Life should be an enjoyable journey, full of challenges, accomplishments, successes, failures and joy. Of course, there will be pitfalls, sorrow, frustration and backstabbing. There will be downfalls, anger, negative feelings, and what not. Life is one long journey full of feelings, perspectives, lessons and teaching. Yes, I mean teaching the juniors who need learning and not cramming!
The best success one can have is his or her own first failure. I attended my son’s graduation ceremony yesterday at his school and the key note speaker mentioned this gem of a thought. As I think more about it, I am now convinced that my drive towards success in whatever I tried to do in my twenties and thirties was characterized by a burning ambition to make a mark for myself in my life endeavours. I did not realize that I should have learnt a lot from my mistakes and failures, rather than from my successes. For the record, I did not. Is that surprising? Should not be, as most of us are made of the same mould. There were very few brilliant minds in the community I grew up in, who would daringly commit a mistake to learn from it, as in his mind that would lead to new discoveries from which he could then build a sustainable success. Most of the people I knew back then were conformists, some of them were idealists, but hardly any entrepreneurs with a derring-do attitude.
As we grow older and spend our best years in a professional capacity, we have seen the immense growth of entrepreneurial spirit with many, many failures and few outstanding successes. If we trace the path of the daring entrepreneurs who fell into failures, invariably we see many of them succeeded at the end in a brilliant manner.
What does this derivation tells us? What do we learn from it?
Life can be and will be perilous in the challenges and dangers that it throws in our way. The idea should then not be to circumvent these impediments and hurdles, but to face these head on with our powerful brain head lights switched on. Learn to handle and overcome the hurdles. There will be suffering, there will be financial losses, friends may depart from your fold, new friends might join your venture believing in your spirit and vision, more challenges might come your way.
Do our children understand this phenomenon? We are more than happy if our children complete whatever education that they set out to do. We do not particularly challenge them, instead we only keep encouraging them to excel in education. We want them to get a good corporate job, preferably in a Western country, and then goad them to save money instead of spending their earnings. We want them to conform to our way of life that we think we have perfected over the years, in other words, we want them to become conformists in our mould. I never learnt that spending is better than saving, but it appears it is, in many ways especially during the early years of experimentation.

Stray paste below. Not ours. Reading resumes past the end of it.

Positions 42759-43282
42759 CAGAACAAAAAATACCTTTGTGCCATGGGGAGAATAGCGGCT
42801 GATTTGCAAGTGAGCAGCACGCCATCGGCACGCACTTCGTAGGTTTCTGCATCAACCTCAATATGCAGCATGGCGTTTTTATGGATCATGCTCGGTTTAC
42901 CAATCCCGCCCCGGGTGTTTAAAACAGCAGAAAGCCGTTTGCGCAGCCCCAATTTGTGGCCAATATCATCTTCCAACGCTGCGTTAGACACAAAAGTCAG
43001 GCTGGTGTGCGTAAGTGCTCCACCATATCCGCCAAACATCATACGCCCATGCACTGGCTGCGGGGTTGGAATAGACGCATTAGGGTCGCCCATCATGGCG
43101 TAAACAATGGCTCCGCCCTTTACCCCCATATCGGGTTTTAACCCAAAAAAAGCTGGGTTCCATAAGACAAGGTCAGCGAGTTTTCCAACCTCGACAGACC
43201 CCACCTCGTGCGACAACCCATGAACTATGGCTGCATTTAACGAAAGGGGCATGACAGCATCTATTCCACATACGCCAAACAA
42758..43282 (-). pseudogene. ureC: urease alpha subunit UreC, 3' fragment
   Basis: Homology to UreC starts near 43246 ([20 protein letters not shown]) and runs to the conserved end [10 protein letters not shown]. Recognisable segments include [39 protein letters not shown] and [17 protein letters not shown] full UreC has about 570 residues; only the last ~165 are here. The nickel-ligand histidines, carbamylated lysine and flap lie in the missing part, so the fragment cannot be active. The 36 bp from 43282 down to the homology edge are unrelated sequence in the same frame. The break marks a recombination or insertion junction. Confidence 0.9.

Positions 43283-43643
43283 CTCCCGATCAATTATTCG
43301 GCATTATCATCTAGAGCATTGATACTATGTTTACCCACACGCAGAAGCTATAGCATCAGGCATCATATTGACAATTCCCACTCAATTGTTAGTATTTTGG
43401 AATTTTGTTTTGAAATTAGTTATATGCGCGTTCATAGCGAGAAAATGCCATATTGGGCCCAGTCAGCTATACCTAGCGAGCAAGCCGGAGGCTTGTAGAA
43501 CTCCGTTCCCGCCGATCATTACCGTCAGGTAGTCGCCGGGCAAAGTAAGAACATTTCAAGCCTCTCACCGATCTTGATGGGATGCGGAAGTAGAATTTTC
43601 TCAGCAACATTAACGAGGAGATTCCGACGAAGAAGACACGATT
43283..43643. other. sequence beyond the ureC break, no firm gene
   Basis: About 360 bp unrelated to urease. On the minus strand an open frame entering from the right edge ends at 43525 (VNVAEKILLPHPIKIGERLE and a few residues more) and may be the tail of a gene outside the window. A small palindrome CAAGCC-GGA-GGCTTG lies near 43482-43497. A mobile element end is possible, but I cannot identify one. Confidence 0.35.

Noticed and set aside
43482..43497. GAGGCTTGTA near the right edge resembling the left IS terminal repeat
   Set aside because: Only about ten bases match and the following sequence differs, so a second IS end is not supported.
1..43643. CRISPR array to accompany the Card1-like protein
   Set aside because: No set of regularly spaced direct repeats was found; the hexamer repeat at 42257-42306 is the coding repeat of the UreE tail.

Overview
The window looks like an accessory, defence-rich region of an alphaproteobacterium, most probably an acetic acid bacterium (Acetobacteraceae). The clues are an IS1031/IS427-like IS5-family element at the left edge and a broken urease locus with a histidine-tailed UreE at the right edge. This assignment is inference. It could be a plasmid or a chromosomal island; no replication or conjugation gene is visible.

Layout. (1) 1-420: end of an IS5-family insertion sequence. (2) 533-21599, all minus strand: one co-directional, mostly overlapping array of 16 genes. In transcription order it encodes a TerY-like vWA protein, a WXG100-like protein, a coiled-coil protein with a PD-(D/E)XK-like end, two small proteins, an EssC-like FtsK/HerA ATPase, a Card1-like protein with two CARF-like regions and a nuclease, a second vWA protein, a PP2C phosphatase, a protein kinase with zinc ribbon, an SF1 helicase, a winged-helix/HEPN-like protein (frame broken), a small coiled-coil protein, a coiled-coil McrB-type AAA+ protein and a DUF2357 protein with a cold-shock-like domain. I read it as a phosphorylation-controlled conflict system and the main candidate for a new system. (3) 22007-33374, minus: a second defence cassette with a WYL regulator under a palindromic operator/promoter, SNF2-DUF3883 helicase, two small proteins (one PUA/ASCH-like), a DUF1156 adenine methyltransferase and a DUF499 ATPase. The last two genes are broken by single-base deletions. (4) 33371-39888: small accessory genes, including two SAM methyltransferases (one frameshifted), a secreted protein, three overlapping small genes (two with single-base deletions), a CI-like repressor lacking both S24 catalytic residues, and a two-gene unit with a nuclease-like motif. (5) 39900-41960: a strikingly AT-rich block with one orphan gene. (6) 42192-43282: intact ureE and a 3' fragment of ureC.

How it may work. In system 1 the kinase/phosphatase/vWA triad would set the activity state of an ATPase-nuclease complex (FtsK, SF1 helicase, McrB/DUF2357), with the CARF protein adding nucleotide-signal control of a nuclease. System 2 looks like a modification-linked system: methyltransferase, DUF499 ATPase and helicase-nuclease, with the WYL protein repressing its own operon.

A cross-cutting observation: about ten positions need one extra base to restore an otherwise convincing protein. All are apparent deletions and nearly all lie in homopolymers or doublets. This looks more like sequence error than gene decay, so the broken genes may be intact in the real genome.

I am struggling with my thoughts here – I am not able to put down my thinking lucidly as I write this, because I might have missed the bus, and most of you would have missed your respective buses as well.
What I mean here is this – our children belong to the next generation, they are true citizens of the 21st Century, we are declining citizens of this century anyway. Has all our wisdom been transferred to our children? Hopefully not. Why do I say “hopefully”? Think about it. You do not wish to make your children perfect copies of yourself as total conformists. They are already fresh thinkers in a different mould, in a different phase of life. We should not be interfering, in the name of imparting value systems, religious conformance, ritualistic thinking, savings philosophy, conservative idealism when it comes to chucking your career and moving on, etc., etc., There are so many things flooding my mind, I am unable to keep pace with the old keyboard of my 6-year old Lenovo which I have refused to replace – again conformism in its utter insanity in display!
What do you folks think?
I would rather not indulge my children. I would want them to become independent thinkers in their own right. They should think for themselves, decide what to do with their life, choose their own life partner, execute their ambitions in the best way that they can without any parental interference. If they come to us for advice, of course we are going to provide advice, but not judgement. And our advice should lean on our life’s failures, not on its successes, because failures have more enduring lessons for life than do successes.
So, in conclusion, here are my two cents worth of Sunday evening advice: Life is perilous in its usual journey, it is our job to extract the best from life’s lessons while enjoying the journey all the same. Further, provide inputs from your life’s failures to your children should they ask for advice. Do not impart generic advice, as I always have done and continue to do – I am struggling to stop my blessings from my advisory podium directed to my children, as they ignore the useless components of such advisory blast. Just mouthing useless advice annoys the best friends and also your family members, and eventually they will arrive at the conclusion that you are useless in toto, which thought they are not going to reveal to you!
Hence time to change ourselves. No explicit guidance is required to be provided to our children to navigate their lives. They will figure that out for themselves. Learn to be a guide without constant interference and spirited interventions that I am trying myself to wean away from.
Have a great week ahead folks,
18th November 2018